I am writing about this because I know what having severe clinical depression is like. I have been there and I would not wish my worst enemy to have to go through that. And I know that it can be overcome. Maybe not as soon as you would like, but... I did eventually come out of that seeing that even in the blackest depths of despair, God did have me in the cup of His hand. And He always had been holding me.

I see now in retrospect how He was working to bring me out of that and toward... something better. Because I didn't stay locked away inside forever. Before long a friend – a lady who I had only known from the Internet – told me of a job opportunity in Asheville and that she had a place to rent to me if I decided to take it.

And that is how I wound up a newspaper reporter for awhile in one of the most interesting cities that anyone can live in. God took me out of my "comfort zone" and into a place that, for the time I was there became one of the greatest periods of personal growth that I have ever enjoyed. That friend from the Internet became my landlady, and she and her sisters took me in and made me feel like family. My tiny apartment looked over the French Broad River on one side and had Mount Pisgah beyond my kitchen window on the other. I worked in what must have been one of the last of the old-school newspapers: the kind of place where the editor and publisher would be screaming profanities at each other in heated argument before going out the door together for lunch like preachers at a Sunday potluck.

And in the time that I was a reporter I wound up having... well, a lot of interesting things happen. Like, going on a ghost hunt (and maybe snapping a photo of F. Scott Fitzgerald's apparition... maybe). Being shot at. Covering a rally of witches and warlocks. Meeting Bill Cosby and hearing him crack a joke about me: I told him he was an inspiration for me to study to be a teacher. He looked at me and said "And here you are a reporter. I must not have been that big an inspiration for you, huh boy?!"

It was a great time.

It's funny though. I wouldn't wish what I had gone through with depression on anybody. But I would not take anything for my experience with depression. That kind of pain... prepared me. Made me stronger. It helped me to get to a place that I wouldn't have reached otherwise. And again, I have to thank God for that. Even though for much of that stretch of my life I couldn't see how He was with me.
God brought me through depression then. He even used it to make me a better person.
And just so, I know that He will bring me through bipolar depression now... and that He will make me all the more the Chris Knight that He needs me to be.

Bipolar, Depression, and Bipolar Depression

I had thought that Part 4 of this series would be covering a different subject pertaining to my experience and struggle with bipolar disorder. When I first began plotting this I came up with a rough outline going six or seven chapters out. And then like the previous installment, Part 3: "The Hell Curve", I was led away from my initial plans and instead strayed toward something else entirely.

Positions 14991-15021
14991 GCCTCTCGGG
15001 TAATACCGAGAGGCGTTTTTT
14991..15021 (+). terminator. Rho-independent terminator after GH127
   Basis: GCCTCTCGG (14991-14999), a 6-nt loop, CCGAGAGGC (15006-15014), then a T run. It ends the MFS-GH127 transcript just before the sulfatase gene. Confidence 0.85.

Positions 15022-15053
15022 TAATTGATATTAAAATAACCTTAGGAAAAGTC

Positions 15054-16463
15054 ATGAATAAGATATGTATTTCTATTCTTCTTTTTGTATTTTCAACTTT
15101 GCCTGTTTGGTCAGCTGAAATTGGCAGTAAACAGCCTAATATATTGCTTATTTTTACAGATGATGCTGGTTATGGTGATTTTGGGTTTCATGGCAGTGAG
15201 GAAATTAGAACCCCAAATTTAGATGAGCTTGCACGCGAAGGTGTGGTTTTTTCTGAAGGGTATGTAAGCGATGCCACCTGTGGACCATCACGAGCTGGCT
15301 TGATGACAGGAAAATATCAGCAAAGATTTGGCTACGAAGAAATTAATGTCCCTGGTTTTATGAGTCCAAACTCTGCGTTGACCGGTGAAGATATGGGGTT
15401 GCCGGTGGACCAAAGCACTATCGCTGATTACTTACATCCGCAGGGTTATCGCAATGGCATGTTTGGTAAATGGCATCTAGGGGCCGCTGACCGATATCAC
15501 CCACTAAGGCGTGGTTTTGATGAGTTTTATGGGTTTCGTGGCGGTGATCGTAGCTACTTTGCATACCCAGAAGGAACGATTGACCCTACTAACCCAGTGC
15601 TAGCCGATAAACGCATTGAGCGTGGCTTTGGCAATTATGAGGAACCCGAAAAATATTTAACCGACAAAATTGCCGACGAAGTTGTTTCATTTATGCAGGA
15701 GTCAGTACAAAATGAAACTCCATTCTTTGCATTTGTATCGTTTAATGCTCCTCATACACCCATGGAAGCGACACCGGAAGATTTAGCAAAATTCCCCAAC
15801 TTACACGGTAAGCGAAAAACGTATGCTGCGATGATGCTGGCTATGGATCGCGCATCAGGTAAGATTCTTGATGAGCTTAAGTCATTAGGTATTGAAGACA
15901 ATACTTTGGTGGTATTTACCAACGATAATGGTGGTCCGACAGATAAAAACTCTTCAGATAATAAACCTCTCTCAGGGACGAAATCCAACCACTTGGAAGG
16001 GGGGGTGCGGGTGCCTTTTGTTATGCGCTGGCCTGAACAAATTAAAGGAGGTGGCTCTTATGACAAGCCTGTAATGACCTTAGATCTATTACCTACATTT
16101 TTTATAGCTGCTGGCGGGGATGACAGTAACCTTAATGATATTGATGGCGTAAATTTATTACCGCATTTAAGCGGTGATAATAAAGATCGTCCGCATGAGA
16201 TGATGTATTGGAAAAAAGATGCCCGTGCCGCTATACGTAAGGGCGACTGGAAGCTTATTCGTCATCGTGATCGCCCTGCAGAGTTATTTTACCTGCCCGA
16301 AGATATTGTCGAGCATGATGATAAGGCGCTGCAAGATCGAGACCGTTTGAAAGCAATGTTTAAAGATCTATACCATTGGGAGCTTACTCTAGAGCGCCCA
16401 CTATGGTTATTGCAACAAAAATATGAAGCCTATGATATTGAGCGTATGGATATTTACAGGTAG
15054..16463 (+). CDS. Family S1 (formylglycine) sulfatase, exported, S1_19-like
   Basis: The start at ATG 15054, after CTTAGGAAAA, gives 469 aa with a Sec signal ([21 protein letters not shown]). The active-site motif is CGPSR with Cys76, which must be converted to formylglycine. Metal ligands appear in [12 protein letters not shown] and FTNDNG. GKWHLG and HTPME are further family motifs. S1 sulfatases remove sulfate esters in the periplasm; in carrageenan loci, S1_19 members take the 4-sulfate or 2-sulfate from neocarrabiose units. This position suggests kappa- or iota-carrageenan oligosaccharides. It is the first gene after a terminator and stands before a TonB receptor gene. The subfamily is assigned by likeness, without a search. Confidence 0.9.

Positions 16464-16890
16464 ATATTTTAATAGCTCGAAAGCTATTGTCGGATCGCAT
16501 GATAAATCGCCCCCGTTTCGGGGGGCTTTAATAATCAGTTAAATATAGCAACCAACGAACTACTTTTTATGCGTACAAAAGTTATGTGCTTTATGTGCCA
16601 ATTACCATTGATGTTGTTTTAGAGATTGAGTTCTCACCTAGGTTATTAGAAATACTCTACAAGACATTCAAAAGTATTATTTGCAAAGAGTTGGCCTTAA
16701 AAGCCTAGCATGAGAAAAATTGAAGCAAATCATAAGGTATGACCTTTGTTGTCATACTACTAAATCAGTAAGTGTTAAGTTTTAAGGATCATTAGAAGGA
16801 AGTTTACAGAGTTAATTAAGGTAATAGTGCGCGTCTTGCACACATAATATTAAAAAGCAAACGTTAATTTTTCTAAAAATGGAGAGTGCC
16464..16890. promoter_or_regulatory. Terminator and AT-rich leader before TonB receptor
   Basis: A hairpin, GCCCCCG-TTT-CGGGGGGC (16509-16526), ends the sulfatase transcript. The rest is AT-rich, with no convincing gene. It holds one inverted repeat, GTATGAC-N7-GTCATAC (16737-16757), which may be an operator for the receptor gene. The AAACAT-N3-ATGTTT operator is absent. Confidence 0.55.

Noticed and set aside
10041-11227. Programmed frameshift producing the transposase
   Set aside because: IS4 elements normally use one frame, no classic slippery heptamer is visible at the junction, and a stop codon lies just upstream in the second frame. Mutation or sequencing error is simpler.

So my original scheme is now thoroughly kaput! But that's okay. As I said in Part 3, this is something that I'm always going to be fighting against but also a condition that I'll forever be learning something new from. And as I ponder my illness further and further, it's only natural that I'll be sharing new observations and insights about my condition with you, Dear Reader.

Since posting Part 3 I began something a bit experimental with Being Bipolar: video supplements. And in the second and most recent of these I documented for the camera an episode of bipolar depression. That is what most led to the chapter you are reading this moment. Because I have had depression and I have had bipolar depression... and after this latest bout with the latter I felt it was time to address that.

Regular run-o'-the-mill clinical depression is as different from bipolar depression as Curious George is from King Kong. To a lot of people – maybe even most people – they are practically the same, with little to discern one from the other.

I am here to tell you otherwise, because I do know better. Having gone through both clinical depression and manic depression from bipolar, I possess more understanding of the qualities of each than I would have probably ever cared to have.

If you have time, go back to the first part of this installment and re-read the account of my first bout with depression. See if anything "jumps out" at you from it.

Go on, I'll wait for you.

Back already? You read awful fast!

Okay, let's continue...

A few things about that period of depression that I went through that you might have noticed. First of all: I did get better with enough time. I went to a psychiatrist once after I got out of the hospital and received a prescription for a medication to calm myself. That's it so far as drugs went. There was no counseling and nothing like the medication that I am currently taking for bipolar... because at the time it was the severe depression that was hitting me hardest.

I was able to work through the depression. By that I mean that as far down "in the valley" as I was, there was enough feeling and strength left to me that I could inch forward and before I knew it I was relocating to another city so that I could take a job that I really enjoyed doing. Was I still feeling depressed? Yes. It would be a long time before I could fully shake off the dread of being outside again... but I was able to go outdoors again in spite of that.